New Delhi: The government recently cut petrol and diesel rates by Rs 2.50 a litre. The same day, 12 states slashed fuel prices after the government announced a Rs 1.5 per litre cut in excise duty and made state-run oil companies absorb a Re 1 per litre cut. However, Delhi did not follow suit.

Delhi Chief Minister Arvind Kejriwal called the excise duty cut on fuel “cheating” and demanded that the Modi government reduce duty by Rs 10 per litre.

On 18 January, 2016, the Kejriwal government raised the VAT on petrol and diesel by 2% and 1.4% respectively, saying that the should bring in prices of these products in all northern states.

It is speculated that if the VAT is cut down in densely-populated cities like Delhi where vehicular traffic is huge, the government will suffer a major loss and the economy will suffer; whereas in places like Goa, a reduction in VAT will not affect the government as much because they are not dependent on the tax on fuel as much as some of their contemporaries.

Even as the fuel prices are hitting new highs every day, the government is holding off on reducing the excise duty rates. The government claims that they simply cannot afford it, and is bearing the brunt of the anger of the common man ahead of the 2019 Lok Sabha elections.

According to the Petroleum Planning and Analysis Cell (PPAC), the Centre earned Rs 2,42,691 crore from excise duties on fuel in 2016-17.  According to a report in The Hindu, at the time, the excise duty rate on petrol was ₹21.48 and on diesel Rs 17.33 per litre. The government has unofficially estimated the revenue loss of a Re 1 cut in excise duties on fuel at Rs13,000 crore, while back-of-the-envelope calculations by the daily peg this at anywhere between Rs11,000 crore and Rs 14,000 crore.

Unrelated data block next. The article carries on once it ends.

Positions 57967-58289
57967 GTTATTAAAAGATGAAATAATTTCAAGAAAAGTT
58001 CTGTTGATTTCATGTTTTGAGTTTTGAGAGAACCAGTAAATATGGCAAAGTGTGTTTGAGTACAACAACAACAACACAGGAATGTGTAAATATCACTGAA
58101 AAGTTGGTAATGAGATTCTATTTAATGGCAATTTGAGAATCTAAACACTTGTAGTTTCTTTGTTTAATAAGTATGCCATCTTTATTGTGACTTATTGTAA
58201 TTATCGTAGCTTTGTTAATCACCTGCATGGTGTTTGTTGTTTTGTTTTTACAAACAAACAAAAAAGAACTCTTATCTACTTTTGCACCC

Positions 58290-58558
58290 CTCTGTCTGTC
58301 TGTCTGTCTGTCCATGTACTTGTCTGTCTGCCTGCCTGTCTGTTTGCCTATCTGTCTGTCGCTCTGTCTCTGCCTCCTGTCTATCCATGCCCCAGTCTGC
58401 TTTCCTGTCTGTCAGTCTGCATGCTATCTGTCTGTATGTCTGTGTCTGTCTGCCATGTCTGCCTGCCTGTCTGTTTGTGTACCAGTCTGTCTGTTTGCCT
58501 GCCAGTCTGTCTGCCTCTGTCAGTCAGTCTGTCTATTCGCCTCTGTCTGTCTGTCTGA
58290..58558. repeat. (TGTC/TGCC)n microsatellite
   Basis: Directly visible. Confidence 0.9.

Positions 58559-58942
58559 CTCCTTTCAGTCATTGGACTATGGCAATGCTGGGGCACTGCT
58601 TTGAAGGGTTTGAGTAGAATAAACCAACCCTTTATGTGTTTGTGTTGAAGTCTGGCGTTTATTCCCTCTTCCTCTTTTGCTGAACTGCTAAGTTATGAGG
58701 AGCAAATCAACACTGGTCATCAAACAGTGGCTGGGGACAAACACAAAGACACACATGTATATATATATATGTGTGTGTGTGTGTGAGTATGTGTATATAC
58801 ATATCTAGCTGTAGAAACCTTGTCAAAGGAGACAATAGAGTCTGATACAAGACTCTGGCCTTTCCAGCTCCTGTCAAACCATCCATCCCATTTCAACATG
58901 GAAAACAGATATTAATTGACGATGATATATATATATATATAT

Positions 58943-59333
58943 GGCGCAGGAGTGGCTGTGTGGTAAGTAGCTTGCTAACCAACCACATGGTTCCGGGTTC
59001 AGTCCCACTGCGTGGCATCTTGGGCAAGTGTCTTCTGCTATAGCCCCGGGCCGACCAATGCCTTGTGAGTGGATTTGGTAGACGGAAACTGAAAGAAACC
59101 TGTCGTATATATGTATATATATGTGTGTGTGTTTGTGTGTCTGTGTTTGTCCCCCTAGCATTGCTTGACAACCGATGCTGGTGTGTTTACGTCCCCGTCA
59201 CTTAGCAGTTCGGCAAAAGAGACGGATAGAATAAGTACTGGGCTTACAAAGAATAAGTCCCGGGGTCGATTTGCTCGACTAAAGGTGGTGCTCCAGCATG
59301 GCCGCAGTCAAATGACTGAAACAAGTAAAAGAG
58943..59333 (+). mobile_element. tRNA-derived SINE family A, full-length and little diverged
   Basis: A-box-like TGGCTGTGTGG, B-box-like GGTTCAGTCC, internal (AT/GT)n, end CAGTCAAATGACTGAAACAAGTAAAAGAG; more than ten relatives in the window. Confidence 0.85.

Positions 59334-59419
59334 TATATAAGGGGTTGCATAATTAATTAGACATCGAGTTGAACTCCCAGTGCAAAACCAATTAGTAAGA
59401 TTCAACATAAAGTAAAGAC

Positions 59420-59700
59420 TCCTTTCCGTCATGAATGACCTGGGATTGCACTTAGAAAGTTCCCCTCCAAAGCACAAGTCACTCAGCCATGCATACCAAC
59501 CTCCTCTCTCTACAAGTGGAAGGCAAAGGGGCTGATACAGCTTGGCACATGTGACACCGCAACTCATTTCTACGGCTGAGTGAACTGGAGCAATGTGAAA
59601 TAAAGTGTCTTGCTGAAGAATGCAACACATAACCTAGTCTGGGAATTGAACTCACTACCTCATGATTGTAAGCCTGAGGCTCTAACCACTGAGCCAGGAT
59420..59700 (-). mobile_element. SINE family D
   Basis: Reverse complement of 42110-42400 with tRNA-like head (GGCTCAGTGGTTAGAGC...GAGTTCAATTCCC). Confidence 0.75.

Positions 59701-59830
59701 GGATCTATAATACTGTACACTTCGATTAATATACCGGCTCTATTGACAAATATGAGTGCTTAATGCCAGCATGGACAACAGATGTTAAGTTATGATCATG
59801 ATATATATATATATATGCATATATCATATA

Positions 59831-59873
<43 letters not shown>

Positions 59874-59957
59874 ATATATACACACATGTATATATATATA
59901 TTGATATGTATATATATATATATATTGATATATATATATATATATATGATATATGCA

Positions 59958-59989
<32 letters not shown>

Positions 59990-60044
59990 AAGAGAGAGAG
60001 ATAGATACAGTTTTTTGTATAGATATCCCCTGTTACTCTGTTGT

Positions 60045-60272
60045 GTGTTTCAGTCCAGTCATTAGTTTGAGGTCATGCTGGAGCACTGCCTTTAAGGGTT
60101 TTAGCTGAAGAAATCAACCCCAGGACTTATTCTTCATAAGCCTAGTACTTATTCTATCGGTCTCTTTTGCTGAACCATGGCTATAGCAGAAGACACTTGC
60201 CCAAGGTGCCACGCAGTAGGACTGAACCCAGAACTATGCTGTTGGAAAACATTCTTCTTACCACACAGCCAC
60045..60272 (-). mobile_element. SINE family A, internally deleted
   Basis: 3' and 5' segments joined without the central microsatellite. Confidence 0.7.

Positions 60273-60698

GST collections have fallen short by Rs 18,000 crore a month on average.

The government cannot afford to further reduce the indirect tax collections.

Union minister Vijay Goel rode a cycle in Delhi's Paharganj area on Tuesday to protest against the Kejriwal-led government for not reducing the value-added tax on petrol and diesel prices. Goel claimed that the Delhi government was not paying heed to people suffering due to rising fuel prices.

The Kejriwal government realises Rs 29 as VAT on petrol and diesel, he claimed.

Earlier, Delhi Congress chief Ajay Maken wrote to Kejriwal requesting him to reduce the VAT on petrol and diesel “to the same level as it was in December, 2013, during the Congress regime in the city”